Trauma-informed care involves working collaboratively with survivors, their support network, and other service providers in a manner that empowers and does not re-traumatize the survivor.
How are people affected by trauma?
Traumatic experiences, particularly when they are experienced during childhood, impact the brain of the developing child or adult individual experiencing the trauma. Because human brains are designed for survival and have innate defense mechanisms to escape and or manage traumatic experiences, we react to trauma in one of three ways: fighting, fleeing, or freezing. Each of these ways, particularly when used over and over again due to exposure to ongoing trauma, create neural patterns that become automatic for us as we develop and cause disruption or delays in the development of other areas of our brains that involve more complex, conscious choices or responses.
Here are some resources about how trauma affects survivors:
What resources are available for survivors of traumatic experiences to use on their own?
The internet offers a great number of tools to support individuals who want to “re-set” themselves from a past of traumatic injury. There are articles, videos, and instructional websites designed to support a person on their healing journey.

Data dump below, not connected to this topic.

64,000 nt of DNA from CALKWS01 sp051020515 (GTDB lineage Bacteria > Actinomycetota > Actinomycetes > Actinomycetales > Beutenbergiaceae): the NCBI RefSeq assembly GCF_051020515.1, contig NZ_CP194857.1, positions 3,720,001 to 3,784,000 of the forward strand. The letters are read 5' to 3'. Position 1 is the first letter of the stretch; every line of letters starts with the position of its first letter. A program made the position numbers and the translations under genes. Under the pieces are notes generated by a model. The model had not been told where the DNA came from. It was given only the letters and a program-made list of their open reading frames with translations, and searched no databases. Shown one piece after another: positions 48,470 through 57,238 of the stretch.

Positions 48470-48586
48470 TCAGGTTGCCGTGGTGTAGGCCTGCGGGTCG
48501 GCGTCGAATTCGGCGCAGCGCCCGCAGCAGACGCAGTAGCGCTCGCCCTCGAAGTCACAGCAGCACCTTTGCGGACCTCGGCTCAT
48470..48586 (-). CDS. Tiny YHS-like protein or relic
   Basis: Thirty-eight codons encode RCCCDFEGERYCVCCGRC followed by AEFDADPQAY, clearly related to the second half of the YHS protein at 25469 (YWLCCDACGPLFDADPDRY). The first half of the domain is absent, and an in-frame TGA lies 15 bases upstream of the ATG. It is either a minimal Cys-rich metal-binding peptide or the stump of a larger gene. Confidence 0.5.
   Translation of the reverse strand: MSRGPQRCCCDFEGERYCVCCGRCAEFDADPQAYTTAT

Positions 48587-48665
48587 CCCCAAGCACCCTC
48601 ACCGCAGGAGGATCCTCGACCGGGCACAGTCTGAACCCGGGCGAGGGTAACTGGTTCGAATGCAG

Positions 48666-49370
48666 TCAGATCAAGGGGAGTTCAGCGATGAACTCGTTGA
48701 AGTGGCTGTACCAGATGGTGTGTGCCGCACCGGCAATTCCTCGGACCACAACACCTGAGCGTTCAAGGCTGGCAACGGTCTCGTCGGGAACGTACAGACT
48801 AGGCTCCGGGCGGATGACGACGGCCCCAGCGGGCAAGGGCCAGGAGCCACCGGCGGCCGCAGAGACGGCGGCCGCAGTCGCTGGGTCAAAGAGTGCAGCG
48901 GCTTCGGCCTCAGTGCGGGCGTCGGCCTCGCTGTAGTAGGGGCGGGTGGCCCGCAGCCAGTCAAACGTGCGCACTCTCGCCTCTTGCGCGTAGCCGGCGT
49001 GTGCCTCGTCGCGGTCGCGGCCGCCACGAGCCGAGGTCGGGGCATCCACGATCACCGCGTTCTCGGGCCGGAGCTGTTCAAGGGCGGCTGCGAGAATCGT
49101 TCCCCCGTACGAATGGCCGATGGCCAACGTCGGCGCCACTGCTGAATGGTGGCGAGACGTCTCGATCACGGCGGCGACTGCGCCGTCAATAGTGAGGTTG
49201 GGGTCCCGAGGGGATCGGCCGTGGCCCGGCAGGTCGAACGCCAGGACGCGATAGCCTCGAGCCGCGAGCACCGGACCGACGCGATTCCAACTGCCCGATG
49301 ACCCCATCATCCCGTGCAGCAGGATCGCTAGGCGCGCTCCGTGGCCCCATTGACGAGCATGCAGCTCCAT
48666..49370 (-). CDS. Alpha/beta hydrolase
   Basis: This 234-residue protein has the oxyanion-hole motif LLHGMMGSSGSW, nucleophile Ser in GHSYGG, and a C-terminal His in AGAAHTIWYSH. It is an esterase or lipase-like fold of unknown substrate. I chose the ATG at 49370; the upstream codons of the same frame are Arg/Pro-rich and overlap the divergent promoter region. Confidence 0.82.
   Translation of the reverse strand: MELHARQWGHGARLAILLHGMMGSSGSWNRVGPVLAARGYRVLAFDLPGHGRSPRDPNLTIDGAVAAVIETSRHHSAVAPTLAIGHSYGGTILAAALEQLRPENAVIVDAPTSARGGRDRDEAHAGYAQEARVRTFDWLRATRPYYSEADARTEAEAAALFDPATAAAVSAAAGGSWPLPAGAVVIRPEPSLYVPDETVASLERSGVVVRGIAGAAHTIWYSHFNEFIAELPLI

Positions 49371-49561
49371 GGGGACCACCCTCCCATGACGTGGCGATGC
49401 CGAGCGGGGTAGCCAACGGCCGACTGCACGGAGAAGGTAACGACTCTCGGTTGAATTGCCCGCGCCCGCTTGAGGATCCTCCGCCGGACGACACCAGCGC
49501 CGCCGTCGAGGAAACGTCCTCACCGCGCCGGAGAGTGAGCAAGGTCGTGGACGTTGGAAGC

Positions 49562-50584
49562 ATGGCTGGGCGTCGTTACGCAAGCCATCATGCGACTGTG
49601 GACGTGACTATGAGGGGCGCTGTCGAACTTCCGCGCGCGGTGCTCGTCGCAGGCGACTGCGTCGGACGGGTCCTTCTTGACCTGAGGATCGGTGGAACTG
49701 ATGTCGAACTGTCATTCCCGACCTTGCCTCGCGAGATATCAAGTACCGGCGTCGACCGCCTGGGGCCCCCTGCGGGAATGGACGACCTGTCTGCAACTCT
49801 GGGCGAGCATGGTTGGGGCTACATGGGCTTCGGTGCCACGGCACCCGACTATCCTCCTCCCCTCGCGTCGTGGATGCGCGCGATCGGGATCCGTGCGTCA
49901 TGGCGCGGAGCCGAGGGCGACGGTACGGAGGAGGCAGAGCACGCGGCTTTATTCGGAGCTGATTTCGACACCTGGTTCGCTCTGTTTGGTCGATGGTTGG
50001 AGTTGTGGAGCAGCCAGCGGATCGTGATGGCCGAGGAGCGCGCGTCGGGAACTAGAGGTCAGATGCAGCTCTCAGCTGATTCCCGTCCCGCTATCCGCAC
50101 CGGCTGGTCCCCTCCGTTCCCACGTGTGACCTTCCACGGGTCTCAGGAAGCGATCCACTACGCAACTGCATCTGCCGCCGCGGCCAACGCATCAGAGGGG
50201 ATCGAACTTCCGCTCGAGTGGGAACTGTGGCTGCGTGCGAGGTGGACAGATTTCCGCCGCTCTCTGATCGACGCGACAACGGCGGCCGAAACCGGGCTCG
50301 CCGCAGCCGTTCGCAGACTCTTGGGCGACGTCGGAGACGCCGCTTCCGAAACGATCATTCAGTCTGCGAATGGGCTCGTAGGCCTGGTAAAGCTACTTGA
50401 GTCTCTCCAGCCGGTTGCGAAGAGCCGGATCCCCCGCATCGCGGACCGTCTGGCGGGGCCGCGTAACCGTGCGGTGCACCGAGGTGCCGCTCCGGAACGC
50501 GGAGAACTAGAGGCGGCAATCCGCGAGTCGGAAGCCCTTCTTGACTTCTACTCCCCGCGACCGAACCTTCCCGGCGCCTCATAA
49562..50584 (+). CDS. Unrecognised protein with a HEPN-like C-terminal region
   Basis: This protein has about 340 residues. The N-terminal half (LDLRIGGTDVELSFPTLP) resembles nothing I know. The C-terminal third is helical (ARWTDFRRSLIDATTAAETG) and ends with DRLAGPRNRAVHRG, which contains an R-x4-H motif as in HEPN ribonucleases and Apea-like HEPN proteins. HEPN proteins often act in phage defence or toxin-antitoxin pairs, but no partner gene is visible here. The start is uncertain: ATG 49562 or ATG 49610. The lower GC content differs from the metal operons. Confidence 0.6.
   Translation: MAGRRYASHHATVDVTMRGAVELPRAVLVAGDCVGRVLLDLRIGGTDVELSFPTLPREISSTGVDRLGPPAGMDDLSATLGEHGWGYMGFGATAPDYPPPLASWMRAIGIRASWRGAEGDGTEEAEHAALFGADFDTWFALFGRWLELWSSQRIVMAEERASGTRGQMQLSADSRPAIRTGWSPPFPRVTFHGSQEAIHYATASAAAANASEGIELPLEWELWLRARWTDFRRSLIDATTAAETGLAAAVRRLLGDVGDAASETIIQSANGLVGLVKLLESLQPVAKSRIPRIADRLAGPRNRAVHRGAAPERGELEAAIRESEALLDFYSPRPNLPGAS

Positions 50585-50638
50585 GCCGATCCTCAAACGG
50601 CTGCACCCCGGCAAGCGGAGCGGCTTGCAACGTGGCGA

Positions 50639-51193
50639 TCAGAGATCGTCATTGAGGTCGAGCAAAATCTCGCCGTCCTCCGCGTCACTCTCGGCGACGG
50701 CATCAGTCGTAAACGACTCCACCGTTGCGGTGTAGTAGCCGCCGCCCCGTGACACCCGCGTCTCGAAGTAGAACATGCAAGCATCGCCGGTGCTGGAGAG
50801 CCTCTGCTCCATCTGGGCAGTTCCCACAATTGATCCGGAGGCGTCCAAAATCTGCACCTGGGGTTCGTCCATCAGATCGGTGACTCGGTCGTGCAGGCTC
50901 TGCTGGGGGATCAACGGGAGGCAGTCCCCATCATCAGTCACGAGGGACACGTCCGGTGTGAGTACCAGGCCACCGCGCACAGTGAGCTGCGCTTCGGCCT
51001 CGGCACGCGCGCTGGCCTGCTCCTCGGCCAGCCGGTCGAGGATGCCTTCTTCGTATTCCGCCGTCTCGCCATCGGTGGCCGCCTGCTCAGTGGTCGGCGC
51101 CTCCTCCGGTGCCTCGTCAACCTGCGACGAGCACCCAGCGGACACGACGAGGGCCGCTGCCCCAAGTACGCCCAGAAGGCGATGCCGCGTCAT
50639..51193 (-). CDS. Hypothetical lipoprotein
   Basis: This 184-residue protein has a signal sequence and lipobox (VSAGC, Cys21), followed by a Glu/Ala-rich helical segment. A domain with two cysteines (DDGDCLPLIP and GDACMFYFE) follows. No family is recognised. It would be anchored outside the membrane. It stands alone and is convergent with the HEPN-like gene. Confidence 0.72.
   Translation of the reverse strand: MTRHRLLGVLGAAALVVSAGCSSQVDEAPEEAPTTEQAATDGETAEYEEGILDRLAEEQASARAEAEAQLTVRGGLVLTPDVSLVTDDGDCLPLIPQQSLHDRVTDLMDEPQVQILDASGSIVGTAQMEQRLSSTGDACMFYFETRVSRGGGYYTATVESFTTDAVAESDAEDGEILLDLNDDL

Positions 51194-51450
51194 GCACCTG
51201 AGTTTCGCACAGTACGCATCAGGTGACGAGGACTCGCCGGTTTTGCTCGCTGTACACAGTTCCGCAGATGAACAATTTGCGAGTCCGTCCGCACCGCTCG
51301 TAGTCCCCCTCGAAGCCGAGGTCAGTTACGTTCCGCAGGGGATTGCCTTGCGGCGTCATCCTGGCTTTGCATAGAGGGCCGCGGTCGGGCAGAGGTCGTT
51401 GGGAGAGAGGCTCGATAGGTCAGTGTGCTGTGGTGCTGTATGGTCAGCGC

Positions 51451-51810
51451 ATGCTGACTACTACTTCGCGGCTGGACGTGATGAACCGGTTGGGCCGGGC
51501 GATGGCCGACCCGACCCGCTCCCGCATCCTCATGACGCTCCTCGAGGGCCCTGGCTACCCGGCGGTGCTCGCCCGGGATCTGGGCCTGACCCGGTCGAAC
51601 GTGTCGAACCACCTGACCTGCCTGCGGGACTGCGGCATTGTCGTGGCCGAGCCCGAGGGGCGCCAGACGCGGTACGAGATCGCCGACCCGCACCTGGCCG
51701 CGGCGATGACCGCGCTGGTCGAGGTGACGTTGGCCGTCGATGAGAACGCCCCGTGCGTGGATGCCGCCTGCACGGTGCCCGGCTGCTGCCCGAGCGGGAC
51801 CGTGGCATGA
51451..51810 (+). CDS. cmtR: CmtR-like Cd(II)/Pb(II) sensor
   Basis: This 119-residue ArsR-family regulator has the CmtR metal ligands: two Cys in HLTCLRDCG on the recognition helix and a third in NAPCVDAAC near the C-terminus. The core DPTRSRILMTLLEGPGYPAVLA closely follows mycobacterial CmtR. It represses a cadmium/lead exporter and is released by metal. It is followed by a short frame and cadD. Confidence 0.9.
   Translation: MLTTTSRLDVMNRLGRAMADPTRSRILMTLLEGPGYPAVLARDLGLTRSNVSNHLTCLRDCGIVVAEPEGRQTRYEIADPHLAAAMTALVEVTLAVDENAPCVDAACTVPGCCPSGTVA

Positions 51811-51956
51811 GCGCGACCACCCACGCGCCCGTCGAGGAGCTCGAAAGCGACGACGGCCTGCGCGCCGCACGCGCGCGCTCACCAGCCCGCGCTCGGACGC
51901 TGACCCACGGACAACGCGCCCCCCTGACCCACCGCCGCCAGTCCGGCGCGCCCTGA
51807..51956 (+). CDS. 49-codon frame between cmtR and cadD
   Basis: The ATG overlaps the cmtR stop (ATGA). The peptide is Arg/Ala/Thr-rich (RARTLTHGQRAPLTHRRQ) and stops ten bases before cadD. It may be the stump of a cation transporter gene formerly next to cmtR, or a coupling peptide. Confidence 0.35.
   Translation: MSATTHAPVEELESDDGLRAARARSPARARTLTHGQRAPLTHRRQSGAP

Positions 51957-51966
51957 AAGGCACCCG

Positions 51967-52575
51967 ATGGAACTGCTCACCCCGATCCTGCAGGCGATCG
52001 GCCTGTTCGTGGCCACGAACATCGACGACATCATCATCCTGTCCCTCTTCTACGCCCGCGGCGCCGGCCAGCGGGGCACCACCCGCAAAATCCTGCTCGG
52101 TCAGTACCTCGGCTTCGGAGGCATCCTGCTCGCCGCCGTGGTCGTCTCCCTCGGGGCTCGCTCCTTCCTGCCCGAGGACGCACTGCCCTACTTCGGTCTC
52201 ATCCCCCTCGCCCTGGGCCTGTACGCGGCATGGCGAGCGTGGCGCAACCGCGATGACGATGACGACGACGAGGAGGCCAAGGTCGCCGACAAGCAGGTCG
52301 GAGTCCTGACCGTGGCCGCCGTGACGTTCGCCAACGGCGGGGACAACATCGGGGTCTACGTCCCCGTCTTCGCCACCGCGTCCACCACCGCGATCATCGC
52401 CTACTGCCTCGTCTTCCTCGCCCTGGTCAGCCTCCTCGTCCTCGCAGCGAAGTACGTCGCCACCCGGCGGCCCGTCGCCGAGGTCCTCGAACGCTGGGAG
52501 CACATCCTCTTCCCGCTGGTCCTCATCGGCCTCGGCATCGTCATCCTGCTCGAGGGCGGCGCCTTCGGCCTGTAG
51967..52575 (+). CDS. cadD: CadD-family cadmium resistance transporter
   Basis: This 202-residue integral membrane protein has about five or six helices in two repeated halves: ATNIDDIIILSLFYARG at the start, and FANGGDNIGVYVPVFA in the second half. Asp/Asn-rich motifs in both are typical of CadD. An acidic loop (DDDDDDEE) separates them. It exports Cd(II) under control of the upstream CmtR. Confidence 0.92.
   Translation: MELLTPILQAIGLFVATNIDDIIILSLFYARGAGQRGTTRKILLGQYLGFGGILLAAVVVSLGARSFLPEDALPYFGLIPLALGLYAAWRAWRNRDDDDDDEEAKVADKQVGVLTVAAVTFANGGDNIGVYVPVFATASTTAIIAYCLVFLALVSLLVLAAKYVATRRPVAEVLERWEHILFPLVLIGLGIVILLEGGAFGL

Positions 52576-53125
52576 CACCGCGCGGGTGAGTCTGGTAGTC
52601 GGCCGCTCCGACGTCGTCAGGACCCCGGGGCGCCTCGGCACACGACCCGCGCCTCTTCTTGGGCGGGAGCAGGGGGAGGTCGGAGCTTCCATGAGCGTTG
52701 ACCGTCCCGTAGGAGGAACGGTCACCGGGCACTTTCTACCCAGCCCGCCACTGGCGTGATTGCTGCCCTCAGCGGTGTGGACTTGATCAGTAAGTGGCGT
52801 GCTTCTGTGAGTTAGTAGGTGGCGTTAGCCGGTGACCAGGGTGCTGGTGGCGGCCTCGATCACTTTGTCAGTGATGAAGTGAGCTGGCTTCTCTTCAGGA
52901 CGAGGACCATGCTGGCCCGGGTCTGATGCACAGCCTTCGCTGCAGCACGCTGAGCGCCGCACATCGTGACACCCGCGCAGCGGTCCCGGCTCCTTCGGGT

What may service providers want to consider when working with individuals who have experienced traumatic events?
When people recognize they need help for themselves, we need to acknowledge their wisdom in asking for support and do everything possible to help them accept and move themselves past these learned patterns that actually successfully kept them alive until this point. We don’t blame them or shame them about their past behaviors but, rather, thank them for trusting us with their history of trauma and allowing us into their private world of healing. We offer a mirror for them to reflect on why they do what they do, and how they can make different choices about living now that they have a witness and supportive resources to support them. We allow them space to practice different responses and communication about the narrative of their life’s challenges, and invite them to creatively re-invent their path toward the future.
Resources for service providers:
- SAMHSA’s Concept of Trauma and Guidance for a Trauma-Informed Approach from the Substance Abuse and Mental Health Services Administration (SAMHSA)